What’s Eating Oregon? Peer Respites, The Lund Report & Beyond

This article by Sera Davidow has been published by Mad in America. It begins:

“Peer respite has gained a fair amount of ground since its start. With now over three dozen peer respites across the country, the numbers still fall far short of where they should be, but are nonetheless headed in a promising direction… if the integrity of the model has and can be maintained. But, that’s a big ‘if,’ and recent bumps in Connecticut and other states serve to reveal just how challenging keeping an alternative approach actually alternative can be. Oregon is one prominent example of how things can go awry, even when they seem to start off on the right foot.

Who Are Our Lions?

The mission of a peer respite is to provide a non-clinical, alternative to landing on an inpatient psychiatric unit or other more invasive and harmful environment when someone is in emotional distress or otherwise perceived to be at risk due to extreme mental states and similar. These spaces provide a homelike place to stay (typically somewhere between five nights and two weeks depending on the particular respite) where everyone there (both working and staying) has faced life-interrupting challenges of a similar nature. The opportunities to rest, be heard, build community, make meaning, and turn ‘crisis’ into a learning opportunity are all consistently available …”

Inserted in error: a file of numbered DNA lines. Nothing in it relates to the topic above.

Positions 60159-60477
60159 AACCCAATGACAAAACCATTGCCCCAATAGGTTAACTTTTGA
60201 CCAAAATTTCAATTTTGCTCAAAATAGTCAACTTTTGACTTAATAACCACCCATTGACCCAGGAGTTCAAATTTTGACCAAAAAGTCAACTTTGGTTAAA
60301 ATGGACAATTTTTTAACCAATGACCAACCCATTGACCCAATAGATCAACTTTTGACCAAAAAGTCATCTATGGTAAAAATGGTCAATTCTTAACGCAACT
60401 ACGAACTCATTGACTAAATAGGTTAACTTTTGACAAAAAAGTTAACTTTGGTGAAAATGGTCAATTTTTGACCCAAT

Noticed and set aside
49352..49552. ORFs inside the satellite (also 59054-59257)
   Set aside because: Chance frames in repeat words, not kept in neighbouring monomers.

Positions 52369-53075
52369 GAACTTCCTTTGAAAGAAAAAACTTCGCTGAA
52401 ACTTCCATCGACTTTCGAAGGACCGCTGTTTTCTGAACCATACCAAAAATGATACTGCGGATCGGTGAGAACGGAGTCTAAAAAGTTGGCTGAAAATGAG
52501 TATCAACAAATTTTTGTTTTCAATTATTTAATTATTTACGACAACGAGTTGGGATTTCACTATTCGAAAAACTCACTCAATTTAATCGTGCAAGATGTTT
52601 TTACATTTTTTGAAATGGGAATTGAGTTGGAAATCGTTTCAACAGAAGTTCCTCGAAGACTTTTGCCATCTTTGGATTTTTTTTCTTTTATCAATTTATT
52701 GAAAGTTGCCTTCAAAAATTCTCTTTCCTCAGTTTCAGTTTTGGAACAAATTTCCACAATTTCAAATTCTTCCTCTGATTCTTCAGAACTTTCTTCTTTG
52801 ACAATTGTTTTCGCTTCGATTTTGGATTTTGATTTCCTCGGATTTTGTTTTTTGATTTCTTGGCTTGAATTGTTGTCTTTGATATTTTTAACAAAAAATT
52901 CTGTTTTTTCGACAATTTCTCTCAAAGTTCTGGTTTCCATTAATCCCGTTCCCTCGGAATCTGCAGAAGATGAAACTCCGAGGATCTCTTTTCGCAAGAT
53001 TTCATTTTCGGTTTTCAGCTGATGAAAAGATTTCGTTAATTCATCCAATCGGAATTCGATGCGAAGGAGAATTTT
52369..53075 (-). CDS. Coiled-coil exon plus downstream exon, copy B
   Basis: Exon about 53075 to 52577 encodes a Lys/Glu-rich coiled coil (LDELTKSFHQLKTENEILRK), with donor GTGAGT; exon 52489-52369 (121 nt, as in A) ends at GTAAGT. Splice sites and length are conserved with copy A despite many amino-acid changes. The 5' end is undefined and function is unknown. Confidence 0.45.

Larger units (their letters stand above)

You can read more from here.

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